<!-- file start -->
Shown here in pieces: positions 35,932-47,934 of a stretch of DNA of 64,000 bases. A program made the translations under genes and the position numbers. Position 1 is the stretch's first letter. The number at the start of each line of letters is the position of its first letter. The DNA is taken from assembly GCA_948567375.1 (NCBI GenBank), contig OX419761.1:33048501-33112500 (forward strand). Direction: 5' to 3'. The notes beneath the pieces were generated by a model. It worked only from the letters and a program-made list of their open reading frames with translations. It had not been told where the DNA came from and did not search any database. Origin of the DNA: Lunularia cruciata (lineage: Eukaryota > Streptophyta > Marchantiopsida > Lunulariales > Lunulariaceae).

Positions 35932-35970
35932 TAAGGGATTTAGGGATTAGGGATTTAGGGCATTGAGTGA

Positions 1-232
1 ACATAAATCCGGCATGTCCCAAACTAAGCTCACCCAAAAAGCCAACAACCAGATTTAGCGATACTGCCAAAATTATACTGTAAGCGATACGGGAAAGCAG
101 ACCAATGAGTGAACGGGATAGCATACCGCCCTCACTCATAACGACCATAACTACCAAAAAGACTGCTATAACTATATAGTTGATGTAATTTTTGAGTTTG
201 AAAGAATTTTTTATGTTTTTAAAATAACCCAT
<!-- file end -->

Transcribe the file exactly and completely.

Shown here in pieces: positions 35,932-47,934 of a stretch of DNA of 64,000 bases. A program made the translations under genes and the position numbers. Position 1 is the stretch's first letter. The number at the start of each line of letters is the position of its first letter. The DNA is taken from assembly GCA_948567375.1 (NCBI GenBank), contig OX419761.1:33048501-33112500 (forward strand). Direction: 5' to 3'. The notes beneath the pieces were generated by a model. It worked only from the letters and a program-made list of their open reading frames with translations. It had not been told where the DNA came from and did not search any database. Origin of the DNA: Lunularia cruciata (lineage: Eukaryota > Streptophyta > Marchantiopsida > Lunulariales > Lunulariaceae).

Positions 35932-35970
35932 TAAGGGATTTAGGGATTAGGGATTTAGGGCATTGAGTGA

Positions 1-232
1 ACATAAATCCGGCATGTCCCAAACTAAGCTCACCCAAAAAGCCAACAACCAGATTTAGCGATACTGCCAAAATTATACTGTAAGCGATACGGGAAAGCAG
101 ACCAATGAGTGAACGGGATAGCATACCGCCCTCACTCATAACGACCATAACTACCAAAAAGACTGCTATAACTATATAGTTGATGTAATTTTTGAGTTTG
201 AAAGAATTTTTTATGTTTTTAAAATAACCCAT